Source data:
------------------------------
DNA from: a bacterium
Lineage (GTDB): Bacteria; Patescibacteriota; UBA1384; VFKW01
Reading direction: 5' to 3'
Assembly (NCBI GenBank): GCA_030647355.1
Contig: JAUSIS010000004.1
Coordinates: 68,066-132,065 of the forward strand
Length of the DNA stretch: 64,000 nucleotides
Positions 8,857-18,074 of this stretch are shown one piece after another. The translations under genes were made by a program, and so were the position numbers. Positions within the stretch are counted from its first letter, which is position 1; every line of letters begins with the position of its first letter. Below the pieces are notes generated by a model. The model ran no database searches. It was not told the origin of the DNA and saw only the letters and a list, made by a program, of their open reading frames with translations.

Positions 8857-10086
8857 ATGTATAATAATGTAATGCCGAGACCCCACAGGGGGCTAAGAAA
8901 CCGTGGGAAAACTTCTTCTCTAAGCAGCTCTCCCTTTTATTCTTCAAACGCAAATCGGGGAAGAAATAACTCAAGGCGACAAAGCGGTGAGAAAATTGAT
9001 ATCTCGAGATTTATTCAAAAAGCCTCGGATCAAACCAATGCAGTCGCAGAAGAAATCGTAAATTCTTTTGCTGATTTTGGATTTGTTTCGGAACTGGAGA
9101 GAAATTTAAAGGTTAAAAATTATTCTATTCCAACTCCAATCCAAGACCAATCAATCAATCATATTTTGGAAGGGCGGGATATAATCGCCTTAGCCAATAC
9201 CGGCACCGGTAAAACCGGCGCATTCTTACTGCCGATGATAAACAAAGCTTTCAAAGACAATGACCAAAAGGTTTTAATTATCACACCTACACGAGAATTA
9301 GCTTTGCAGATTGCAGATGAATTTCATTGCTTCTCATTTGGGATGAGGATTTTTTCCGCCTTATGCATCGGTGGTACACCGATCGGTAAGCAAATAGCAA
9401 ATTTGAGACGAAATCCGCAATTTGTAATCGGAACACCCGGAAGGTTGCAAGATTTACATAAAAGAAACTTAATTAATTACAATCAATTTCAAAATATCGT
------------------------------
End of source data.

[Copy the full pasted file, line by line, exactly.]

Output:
DNA from: a bacterium
Lineage (GTDB): Bacteria; Patescibacteriota; UBA1384; VFKW01
Reading direction: 5' to 3'
Assembly (NCBI GenBank): GCA_030647355.1
Contig: JAUSIS010000004.1
Coordinates: 68,066-132,065 of the forward strand
Length of the DNA stretch: 64,000 nucleotides
Positions 8,857-18,074 of this stretch are shown one piece after another. The translations under genes were made by a program, and so were the position numbers. Positions within the stretch are counted from its first letter, which is position 1; every line of letters begins with the position of its first letter. Below the pieces are notes generated by a model. The model ran no database searches. It was not told the origin of the DNA and saw only the letters and a list, made by a program, of their open reading frames with translations.

Positions 8857-10086
8857 ATGTATAATAATGTAATGCCGAGACCCCACAGGGGGCTAAGAAA
8901 CCGTGGGAAAACTTCTTCTCTAAGCAGCTCTCCCTTTTATTCTTCAAACGCAAATCGGGGAAGAAATAACTCAAGGCGACAAAGCGGTGAGAAAATTGAT
9001 ATCTCGAGATTTATTCAAAAAGCCTCGGATCAAACCAATGCAGTCGCAGAAGAAATCGTAAATTCTTTTGCTGATTTTGGATTTGTTTCGGAACTGGAGA
9101 GAAATTTAAAGGTTAAAAATTATTCTATTCCAACTCCAATCCAAGACCAATCAATCAATCATATTTTGGAAGGGCGGGATATAATCGCCTTAGCCAATAC
9201 CGGCACCGGTAAAACCGGCGCATTCTTACTGCCGATGATAAACAAAGCTTTCAAAGACAATGACCAAAAGGTTTTAATTATCACACCTACACGAGAATTA
9301 GCTTTGCAGATTGCAGATGAATTTCATTGCTTCTCATTTGGGATGAGGATTTTTTCCGCCTTATGCATCGGTGGTACACCGATCGGTAAGCAAATAGCAA
9401 ATTTGAGACGAAATCCGCAATTTGTAATCGGAACACCCGGAAGGTTGCAAGATTTACATAAAAGAAACTTAATTAATTACAATCAATTTCAAAATATCGT